Bat for Lashes' debut album, Fur and Gold, is fresh on the just-announced list of nominees for this year's Mercury Prize, competing against the likes of Amy Winehouse, the Klaxons, and other sizzling Brit creations. The stage name for the stunning Natasha Khan, a multi-instrumentalist who seems to embody the persona of a magical and modern-day gypsy, Bat for Lashes has accumulated quite a fan base, including the approval of Björk, since opening for CoCoRosie in 2005. Khan's seductive and whispery voice is reminiscent of Cat Power and Dido, as she sings between ghostly harpsichords, native beats, and fairytale piano melodies. Khan plays the keys, while three of her lady friends accompany her with silky harmonies. Her album inspires thoughts of unicorns and galaxies, and one can only hope her live performance offers a bit of that escapist quality. 18+. $10. 8:00 p.m. 701 First Ave. N., Minneapolis; 612.332.1775. —Amber Schadewald

The Pharcyde
The Pharcyde entered the rap landscape in 1992 as a fully formed entity, not only a dope-ass group, but damn near a philosophical, musical, and aesthetic movement. Flying under the radar of the left coast gangsta craze (along with fellow creative oddballs such as Del and Souls of Mischief), their debut LP Bizarre Ride II the Pharcyde was nothing short of a revelation—a funny, biting, and unabashedly funky antidote to Dre and his minions. Unfortunately, after a series of increasingly unremarkable releases, it remains the group's crowning achievement; even sadder, two of the group's four original members have since flown the coop, including the always-interesting Fatlip. In the end, that only adds to Bizarre's legendary status as one of the most creative albums in rap history, as well as necessarily signaling a change in the group's direction. So go to the show both hoping to hear some classics, and curious as to what such genius is up to 15 years on. 18+. $15/$20 at door. 5:00 p.m. 10 S. Fifth St., Minneapolis; 612.332.3931. —Jordan Selbo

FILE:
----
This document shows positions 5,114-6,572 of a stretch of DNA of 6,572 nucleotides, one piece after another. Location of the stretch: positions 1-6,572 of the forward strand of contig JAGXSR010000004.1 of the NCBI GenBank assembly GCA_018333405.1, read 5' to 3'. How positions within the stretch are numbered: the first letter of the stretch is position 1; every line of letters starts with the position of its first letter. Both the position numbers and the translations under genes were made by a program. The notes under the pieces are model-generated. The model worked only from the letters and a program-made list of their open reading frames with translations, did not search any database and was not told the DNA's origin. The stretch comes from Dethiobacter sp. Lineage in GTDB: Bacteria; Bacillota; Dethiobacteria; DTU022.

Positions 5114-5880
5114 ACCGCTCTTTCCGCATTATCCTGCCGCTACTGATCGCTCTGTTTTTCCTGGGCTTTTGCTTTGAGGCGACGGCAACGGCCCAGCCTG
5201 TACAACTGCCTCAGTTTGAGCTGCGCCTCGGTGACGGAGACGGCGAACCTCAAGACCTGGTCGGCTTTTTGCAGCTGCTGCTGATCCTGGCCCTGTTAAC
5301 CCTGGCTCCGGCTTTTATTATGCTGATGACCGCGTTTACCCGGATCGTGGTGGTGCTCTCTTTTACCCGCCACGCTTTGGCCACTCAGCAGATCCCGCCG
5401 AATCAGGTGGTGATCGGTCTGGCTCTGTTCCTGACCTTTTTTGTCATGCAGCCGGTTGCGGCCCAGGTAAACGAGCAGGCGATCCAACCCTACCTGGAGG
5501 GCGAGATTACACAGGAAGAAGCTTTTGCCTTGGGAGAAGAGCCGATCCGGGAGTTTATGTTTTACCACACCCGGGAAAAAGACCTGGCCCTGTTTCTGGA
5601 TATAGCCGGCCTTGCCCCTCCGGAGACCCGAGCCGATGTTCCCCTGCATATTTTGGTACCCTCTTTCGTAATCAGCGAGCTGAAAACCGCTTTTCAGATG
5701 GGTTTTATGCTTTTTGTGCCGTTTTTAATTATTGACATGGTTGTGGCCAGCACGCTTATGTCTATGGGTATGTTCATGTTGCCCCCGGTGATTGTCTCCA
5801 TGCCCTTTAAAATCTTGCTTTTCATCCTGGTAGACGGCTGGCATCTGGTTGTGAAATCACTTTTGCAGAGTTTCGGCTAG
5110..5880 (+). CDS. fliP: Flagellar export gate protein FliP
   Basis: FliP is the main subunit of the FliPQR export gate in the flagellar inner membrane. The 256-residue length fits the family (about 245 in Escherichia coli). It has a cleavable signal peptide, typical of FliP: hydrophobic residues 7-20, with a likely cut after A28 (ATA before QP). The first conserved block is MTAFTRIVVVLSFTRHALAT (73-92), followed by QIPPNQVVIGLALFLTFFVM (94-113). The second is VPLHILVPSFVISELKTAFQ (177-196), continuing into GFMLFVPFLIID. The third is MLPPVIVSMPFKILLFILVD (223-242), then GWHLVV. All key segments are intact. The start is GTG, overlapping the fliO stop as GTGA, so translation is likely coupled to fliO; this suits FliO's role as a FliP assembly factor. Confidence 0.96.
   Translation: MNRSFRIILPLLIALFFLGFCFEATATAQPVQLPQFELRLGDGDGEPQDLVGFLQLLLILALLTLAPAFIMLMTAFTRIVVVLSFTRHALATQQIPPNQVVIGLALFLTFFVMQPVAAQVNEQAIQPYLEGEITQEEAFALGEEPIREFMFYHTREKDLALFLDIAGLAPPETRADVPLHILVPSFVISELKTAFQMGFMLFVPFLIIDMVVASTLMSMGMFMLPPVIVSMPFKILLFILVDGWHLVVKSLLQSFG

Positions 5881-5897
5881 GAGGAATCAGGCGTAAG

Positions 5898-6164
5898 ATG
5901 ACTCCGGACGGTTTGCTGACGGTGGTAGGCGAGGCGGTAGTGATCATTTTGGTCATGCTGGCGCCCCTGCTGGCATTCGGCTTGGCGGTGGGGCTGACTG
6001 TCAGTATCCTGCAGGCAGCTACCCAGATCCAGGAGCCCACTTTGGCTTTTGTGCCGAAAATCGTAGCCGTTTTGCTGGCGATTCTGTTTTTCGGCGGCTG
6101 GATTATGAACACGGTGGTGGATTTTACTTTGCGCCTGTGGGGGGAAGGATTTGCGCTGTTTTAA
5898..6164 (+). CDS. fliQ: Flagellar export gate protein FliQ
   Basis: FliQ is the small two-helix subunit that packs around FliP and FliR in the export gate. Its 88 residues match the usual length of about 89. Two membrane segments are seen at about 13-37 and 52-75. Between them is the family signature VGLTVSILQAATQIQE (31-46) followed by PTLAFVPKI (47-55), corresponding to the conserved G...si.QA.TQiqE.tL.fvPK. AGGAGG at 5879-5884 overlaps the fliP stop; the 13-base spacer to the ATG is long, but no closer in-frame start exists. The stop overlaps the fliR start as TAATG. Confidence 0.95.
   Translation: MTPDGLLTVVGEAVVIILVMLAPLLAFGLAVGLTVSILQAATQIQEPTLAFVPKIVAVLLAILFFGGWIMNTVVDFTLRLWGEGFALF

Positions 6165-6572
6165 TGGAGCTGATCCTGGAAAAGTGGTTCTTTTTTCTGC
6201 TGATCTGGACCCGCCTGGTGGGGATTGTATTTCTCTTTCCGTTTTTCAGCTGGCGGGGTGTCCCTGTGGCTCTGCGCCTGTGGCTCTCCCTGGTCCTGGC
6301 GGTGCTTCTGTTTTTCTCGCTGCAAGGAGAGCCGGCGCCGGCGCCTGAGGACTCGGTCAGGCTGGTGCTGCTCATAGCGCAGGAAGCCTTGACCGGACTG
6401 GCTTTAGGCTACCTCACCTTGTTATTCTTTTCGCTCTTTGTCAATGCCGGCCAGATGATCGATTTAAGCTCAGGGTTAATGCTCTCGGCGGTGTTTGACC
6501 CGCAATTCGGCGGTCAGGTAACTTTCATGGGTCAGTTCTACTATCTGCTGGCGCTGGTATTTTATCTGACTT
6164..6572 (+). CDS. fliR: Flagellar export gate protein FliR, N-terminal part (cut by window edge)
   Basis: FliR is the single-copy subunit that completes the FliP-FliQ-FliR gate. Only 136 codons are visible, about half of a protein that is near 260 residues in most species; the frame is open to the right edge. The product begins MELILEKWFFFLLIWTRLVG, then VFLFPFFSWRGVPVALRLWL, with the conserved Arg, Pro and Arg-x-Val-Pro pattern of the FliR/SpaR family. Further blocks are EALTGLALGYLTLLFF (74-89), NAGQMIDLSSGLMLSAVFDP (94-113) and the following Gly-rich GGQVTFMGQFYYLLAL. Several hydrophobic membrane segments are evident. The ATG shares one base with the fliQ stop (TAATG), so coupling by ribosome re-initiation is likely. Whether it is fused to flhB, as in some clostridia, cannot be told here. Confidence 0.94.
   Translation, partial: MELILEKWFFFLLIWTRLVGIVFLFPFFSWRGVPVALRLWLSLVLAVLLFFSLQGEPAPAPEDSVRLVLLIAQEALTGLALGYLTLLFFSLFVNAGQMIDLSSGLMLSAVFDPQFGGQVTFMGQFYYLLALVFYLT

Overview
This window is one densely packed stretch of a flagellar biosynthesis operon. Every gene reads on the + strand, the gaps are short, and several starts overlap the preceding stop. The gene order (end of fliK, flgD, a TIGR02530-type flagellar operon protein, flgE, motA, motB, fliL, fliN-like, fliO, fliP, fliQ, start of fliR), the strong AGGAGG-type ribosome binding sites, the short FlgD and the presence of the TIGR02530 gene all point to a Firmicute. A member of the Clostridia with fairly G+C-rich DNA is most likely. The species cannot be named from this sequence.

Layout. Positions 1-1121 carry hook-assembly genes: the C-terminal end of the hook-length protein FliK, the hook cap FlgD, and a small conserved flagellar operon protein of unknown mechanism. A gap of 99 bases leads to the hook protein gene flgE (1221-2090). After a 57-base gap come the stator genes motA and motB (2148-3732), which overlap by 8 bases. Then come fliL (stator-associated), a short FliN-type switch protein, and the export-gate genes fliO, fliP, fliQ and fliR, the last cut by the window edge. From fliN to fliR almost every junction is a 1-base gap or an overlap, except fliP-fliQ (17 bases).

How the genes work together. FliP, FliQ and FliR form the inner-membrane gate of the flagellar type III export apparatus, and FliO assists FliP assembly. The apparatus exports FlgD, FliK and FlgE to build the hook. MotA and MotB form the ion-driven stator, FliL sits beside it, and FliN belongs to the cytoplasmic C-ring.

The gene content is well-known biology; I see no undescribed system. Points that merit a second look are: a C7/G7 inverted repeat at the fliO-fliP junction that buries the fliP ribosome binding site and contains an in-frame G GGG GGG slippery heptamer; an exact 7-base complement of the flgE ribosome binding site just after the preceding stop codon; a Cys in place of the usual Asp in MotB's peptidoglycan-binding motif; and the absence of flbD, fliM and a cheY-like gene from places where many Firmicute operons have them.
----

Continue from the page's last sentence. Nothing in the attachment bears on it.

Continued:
Van's Warped Tour
Metrodome Parking Lot
The beauty of the one-day festival is the opportunity to see a huge variety of bands without the threat of ending up passed out facedown in the muck after staying up all night, roaming drum circles and gobblin' shrooms by the handful. Considering the unforgiving turf of the Metrodome parking lot, that's no way to spend a Sunday afternoon. In addition to punk-rock stalwarts like Bad Religion, New Found Glory, and the Circle Jerks, Warped Tour is a chance to catch current emo-core frontrunners Hawthorne Heights, Yellowcard, and Coheed and Cambria, as well as a barrage of starry-eyed up-and-comers eager to make waves. Where P.O.S. fits into all of this is anybody's guess. Backed by a powerful cavalcade of corporate sponsors, swag booths and activity areas abound, including a skate ramp, video game huts, and an exhibition of lucha libre wrestling. For more info, visit All ages. $28/$30 at the door. 11:00 a.m. 900 Fifth St. S., (at 11th Avenue), Minneapolis. —Christopher Matthew Jensen


Paid Dues Independent Hip Hop Festival
First Avenue
Yeah, it makes sense for indie rap to have a sizeable touring festival just like any other under-the-radar genre, but it's surprising just how star-studded this iteration of the Paid Dues Tour is—it's like a one-stop shop for self-deprecating battle rhymes and intriguingly distended flows. Rhode Island's Sage Francis and Detroit's Cage represent the introspective don't-call-it-emo camp of mildly sociopathic stress-rappers, Blueprint satisfies the throwback classicists, Mr. Lif is the resident political agitator, Living Legends are the ultra-colossus super-crew, and Brother Ali is the triumphant local hero. And even if you actually take Slug for granted, there's no excuse to miss him performing with L.A. heavyweight Murs as Felt, the crew that makes for the best smart-mouth sex raps in all of alt-rap. 18+. $35. 4:00 pm. 701 First Ave. N., Minneapolis; 612.332.1775. —Nate Patrin